Ask a fifth-year: Back for break

Drew Baumgartner

Dear Drew,
I can’t wait to go home for break, but I’m a little unsure what to do with all that free time. Aside from visiting my old high school, what should be on my agenda for the next several weeks?
-Rearing for recess
I can only hope you’re kidding, Rearing. Visiting your old high school is a terrible, horrible, no-good, very bad idea, and I can’t help but question your motives. Do you want to see your still-in-high-school friends? You’re too cool for them now. Do you want to see your old teachers? They have no more interest in hanging out with college freshmen than the rest of us. Do you just want a nice walk down memory lane? That’s why we have pictures. It’s tempting to “go home again,” but high school is no longer your home – your former teachers and classmates have already moved on to worrying about the class of ’10.
Putting aside the fact that the trip will be entirely unfulfilling to you – and boy, will it ever – it will also make you look totally lame. The last time it’s cool for anyone to want to go to high school is in middle school, and it’s only okay then because it’s a step up. Going back now will make you seem either like a braggart – man, I’m glad I don’t have to go to Calculus anymore – or lonely and sad – man, it’s great to be back.
I suspect a lot of people go back to high school to feel important again, especially after being treated like dirt for the past three months, but the truth is, nobody ever thought you were important. It’s a hard lesson to learn, but senioritis is entirely founded on delusion. Going back now, without that delusion, your high school will just feel like a shell that once held good feelings. And let’s be honest, your friends probably don’t care about how much better the pizza at college is.
What, instead, can you do to fill your time at home? Unfortunately, as a freshman, you’re probably not mired in an honors project for which you desperately need to catch up, and concerning yourself with grad school applications would be a bit premature, so schoolwork probably isn’t your best option. Instead, I would use this time to organize the rest of the year as much as possible, keeping in mind that “organize” is a pretty broad verb.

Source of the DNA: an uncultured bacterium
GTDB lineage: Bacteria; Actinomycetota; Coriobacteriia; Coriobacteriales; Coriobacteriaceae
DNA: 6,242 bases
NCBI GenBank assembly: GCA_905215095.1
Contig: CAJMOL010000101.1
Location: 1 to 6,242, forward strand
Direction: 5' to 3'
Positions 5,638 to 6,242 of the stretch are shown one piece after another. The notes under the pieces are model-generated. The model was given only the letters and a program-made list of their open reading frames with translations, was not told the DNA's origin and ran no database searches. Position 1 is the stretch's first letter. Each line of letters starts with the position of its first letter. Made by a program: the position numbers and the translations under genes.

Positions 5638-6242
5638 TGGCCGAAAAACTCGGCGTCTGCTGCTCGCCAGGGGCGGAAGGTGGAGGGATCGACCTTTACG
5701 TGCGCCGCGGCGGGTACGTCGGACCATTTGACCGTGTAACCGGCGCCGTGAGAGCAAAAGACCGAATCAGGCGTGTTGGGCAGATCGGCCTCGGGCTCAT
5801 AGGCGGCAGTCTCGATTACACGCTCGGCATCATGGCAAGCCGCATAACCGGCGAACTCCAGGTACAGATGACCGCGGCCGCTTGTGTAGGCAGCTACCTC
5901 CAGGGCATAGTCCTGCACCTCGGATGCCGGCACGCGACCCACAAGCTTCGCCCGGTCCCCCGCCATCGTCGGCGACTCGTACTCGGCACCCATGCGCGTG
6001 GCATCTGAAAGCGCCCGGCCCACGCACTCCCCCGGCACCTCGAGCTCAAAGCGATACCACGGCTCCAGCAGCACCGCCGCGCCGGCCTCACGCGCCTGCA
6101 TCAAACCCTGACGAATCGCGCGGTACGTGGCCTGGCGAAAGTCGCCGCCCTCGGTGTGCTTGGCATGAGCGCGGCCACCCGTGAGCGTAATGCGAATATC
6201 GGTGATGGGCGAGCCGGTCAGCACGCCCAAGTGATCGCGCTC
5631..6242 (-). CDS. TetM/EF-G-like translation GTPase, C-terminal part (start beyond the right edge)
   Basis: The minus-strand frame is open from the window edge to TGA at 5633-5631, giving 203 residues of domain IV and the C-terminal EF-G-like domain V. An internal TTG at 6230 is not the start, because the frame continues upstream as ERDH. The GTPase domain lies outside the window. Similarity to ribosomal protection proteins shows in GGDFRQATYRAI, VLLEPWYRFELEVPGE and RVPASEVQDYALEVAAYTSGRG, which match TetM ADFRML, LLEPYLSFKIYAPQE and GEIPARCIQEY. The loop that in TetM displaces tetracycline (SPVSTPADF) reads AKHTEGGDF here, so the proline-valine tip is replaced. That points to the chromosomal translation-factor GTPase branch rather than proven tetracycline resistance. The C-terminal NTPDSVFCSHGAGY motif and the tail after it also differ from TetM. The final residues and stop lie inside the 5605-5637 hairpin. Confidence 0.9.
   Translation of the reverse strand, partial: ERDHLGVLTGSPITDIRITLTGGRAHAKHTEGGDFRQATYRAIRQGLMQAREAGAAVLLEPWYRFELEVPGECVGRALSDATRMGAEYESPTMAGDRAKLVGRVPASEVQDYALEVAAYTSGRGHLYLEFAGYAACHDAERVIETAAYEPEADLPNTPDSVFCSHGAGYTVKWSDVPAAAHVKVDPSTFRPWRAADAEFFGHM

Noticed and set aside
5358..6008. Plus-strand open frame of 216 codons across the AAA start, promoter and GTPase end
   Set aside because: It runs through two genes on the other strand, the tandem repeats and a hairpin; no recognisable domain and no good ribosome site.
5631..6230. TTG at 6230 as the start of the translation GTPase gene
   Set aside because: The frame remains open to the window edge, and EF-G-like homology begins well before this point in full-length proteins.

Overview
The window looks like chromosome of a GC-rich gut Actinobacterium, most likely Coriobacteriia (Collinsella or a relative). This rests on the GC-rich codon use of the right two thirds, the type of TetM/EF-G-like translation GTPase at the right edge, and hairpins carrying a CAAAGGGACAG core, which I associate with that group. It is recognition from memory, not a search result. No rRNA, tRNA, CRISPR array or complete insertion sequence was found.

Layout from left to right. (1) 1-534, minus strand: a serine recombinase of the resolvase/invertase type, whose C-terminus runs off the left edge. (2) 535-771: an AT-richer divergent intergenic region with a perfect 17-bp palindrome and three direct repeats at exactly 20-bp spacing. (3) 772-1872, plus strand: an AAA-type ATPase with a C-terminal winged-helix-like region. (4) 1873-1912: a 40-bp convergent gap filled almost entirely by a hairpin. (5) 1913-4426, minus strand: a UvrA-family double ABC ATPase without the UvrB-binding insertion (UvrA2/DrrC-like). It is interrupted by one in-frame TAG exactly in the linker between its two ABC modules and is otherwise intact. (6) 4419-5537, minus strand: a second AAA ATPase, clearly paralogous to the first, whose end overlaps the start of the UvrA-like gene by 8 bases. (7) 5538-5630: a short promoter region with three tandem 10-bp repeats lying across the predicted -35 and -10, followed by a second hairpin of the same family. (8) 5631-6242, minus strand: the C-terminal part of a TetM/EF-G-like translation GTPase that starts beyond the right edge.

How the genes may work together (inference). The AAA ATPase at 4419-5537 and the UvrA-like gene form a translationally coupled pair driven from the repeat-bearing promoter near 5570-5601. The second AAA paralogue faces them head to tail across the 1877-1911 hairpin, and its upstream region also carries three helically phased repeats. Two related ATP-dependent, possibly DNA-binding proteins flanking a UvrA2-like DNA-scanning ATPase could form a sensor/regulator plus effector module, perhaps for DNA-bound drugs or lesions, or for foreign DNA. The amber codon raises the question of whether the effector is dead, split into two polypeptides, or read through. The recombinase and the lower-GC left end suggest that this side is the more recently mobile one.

The first thing I might worry about is a summer job. The quarter system puts us out on the summer job market a couple weeks after our counterparts on semesters, so the only way to secure a job is to have it figured out well in advance. An extended winter break will be the perfect time to research potential jobs and internships, and maybe even fill out a couple applications. Who knows? Maybe the search will turn up a job during break to help cover your holiday expenses.
You can also organize trips and events for your friends both at school and at home. Maybe it’s the former RLA coming out in me, but I love to come up with stupid things to do with my friends.
Just as an example, a couple friends of mine from high school have organized a Thanksgiving reunion party each year. Both the party and the planning keep them occupied in the days leading up to it, and the result is much more rewarding than the “Full House” reruns they would have otherwise devoted their time to.
It doesn’t have to be that involved – I’m partial to sledding trips – but planning and executing some activity will give both you and your friends something to do.
One of the biggest problems with the extended break is that you’ll likely be the only one of your friends home for several of those weeks. Your biggest challenge there might be re-learning how to live with your parents. By now, you’ve probably gotten used to doing what you want when you want, but chances are your parents aren’t ready for that. Be patient and mature, and they’ll eventually come around. In the meantime, find yourself a stack of good books and start brainstorming things you’d like to subject your friends to.
Have a question? Send it to Drew at baumgara@lawrence.edu

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